The hot dog is a food that conjures up magical summer days at the ballpark or at an amusement park. There is nothing quite like the firm snap of its casing, its delicious meaty smell, or its savory taste. And this is especially true in the United States where it is one of the most iconic American foods ever – right up there with apple pie and the cheeseburger! This food is also celebrated with its own holiday.
A holiday that is known as National Hot Dog Day and is celebrated annually in July during National Hot Dog Month, as set by the National Hot Dog and Sausage Council. So cook up your hot dogs in your favorite manner and celebrate this holiday right.
History of the Hot Dog & National Hot Dog Day
While it’s unclear exactly when the hot dog was invented, many people attribute it to sausages developed during the 13th century in Germany. These sausages were then most likely brought by German immigrants immigrating into the U.S during the 19th century. It is believed that as early as the 1860s, street food vendors were selling hot dogs in buns in New York City. Hot dogs were also sold by a street vendor in St. Louis, Missouri named Antonoine Feuchtwanger.
In 1893, the owner of the St. Louis Browns, Chris Von de Ahe brought baseball and hot dogs together when he started selling them during games and also at the amusement park he owned. That same year, hot dogs were introduced at the Colombian Exposition in Chicago, Illinois. They became an instant hit.
Many people believe that the term “hot dog” began appearing towards the end of the 19th century. During this time, German immigrants not only brought sausages to America but they also brought dachshund dogs, so the term hot dog may just be a joke about German’s thin dogs that got casually transferred to the sausages. This was probably reinforced by the fact that many Germans called these dogs “little sausages.”
Today, there are a variety of ways to serve the hot dog – with many regional variances in the United States. Some of the more popular hot dogs include the New York Dog, the Chicago Dog, the Fenway Frank, the Coney Dog, the Rockie Dog, the Sonoran Dog, Michigan Coney Island Dog, Texas Dog, the Philadelphia Dog, Cleveland Polish Boy, Alaskan Reindeer hot dog, Seattle Cream Cheese Dog, Cincinnati Coney and the West Virginia Dog, among others.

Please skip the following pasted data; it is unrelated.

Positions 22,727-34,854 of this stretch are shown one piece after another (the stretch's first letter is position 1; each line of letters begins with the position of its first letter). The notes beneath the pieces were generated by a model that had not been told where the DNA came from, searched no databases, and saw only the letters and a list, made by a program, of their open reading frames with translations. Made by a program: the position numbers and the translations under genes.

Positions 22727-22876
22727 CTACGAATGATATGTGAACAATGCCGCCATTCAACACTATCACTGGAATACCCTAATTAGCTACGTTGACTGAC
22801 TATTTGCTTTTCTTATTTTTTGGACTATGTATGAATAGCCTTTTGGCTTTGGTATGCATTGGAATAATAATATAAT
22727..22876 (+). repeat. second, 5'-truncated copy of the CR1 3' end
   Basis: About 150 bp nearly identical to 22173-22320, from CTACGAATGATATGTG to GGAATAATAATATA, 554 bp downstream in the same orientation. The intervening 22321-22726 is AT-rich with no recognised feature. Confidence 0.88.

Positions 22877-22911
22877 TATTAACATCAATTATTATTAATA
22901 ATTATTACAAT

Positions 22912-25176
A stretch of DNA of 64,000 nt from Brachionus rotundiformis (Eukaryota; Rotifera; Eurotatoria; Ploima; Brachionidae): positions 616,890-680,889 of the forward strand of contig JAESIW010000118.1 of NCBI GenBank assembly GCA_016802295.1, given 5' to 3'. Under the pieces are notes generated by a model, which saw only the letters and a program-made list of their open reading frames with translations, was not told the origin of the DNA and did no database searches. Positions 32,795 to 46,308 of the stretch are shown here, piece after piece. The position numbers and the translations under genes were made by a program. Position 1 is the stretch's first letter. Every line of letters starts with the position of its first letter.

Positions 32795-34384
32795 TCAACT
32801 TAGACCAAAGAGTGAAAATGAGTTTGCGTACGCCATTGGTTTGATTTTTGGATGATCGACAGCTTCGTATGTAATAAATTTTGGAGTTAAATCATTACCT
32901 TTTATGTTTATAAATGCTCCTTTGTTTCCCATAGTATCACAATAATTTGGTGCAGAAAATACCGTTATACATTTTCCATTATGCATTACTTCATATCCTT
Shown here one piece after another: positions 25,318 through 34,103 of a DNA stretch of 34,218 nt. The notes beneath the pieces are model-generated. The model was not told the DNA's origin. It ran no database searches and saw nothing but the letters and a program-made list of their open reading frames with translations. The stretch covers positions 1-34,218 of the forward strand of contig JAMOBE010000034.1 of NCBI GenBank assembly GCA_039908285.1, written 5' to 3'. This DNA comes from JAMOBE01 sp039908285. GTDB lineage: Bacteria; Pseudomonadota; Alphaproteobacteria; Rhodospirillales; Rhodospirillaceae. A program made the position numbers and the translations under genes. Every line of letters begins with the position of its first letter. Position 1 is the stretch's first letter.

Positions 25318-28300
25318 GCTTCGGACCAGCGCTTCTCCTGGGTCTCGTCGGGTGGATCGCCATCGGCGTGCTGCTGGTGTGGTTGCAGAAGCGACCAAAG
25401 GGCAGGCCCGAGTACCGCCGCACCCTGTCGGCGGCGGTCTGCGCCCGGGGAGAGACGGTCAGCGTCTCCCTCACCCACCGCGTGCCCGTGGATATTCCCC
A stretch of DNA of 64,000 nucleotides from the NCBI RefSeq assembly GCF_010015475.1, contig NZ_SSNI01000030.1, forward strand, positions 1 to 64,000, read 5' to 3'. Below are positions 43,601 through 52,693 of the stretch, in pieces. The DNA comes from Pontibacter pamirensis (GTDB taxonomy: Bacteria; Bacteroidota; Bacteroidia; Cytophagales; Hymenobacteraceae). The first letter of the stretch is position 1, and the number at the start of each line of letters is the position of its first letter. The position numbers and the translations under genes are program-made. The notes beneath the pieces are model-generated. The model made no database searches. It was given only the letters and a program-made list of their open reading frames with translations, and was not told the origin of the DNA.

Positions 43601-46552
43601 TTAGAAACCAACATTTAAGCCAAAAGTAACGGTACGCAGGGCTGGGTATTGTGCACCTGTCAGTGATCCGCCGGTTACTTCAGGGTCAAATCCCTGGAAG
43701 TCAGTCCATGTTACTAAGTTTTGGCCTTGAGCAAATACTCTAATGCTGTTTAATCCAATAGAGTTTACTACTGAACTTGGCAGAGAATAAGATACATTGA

National Hot Dog day was created by the National Hot Dog and Sausage Council to highlight the humble hot dog during National Hot Dog Month. This is why they set the date for it every year. In 2016, it was held on July 14th and in 2017, on July 19th in 2017.
Red-Hot Hot Dog Facts
- Hot Dogs & Hamburgers are a summertime staple in the U.S.
- 9 billion hot dogs are sold annually in the U.S.
- Americans eat 155 million hot dogs on the 4th of July each year
- From Memorial Day to Labor Day, 7 billion hot dogs are consumed in the U.S
- 26 million hot dogs a year are eaten at U.S baseball stadiums
- In 2014, 7-Eleven sold over 60 million hot dogs
- in 2017, 7-Eleven sold over 100 million hot dogs
- Mustard is the most popular condiment for hot dogs
- Ketchup and chili come in as the 2nd and 3rd most popular condiments
Celebrating National Hot Dog Day
Celebrating National Hot Dog Day is pretty simple. All you have to do is cook your favorite hot dog in your favorite manner. Do you like pork, beef, chicken, tofu or turkey dogs? Do you want to boil it, bake it, grill it, microwave it or saute it? Do you want to add condiments with it? Maybe you don’t even want it in a hot dog bun. Perhaps you want to cut up your hot dogs and add them to your spaghetti or add them to some pork and beans or even chili. These are all things you are going to have to decide on this holiday. But no matter which hot dog you choose or which method to cook them, you can be sure that they are going to taste delicious and that this holiday is going to be a huge success.
When is National Hot Dog Day?
|This year (2023)||July 23 (Sunday)||Multiple dates - more|
|Next year (2024)||July 23 (Tuesday)||Multiple dates - more|
|Last year (2022)||July 23 (Saturday)||Multiple dates - more|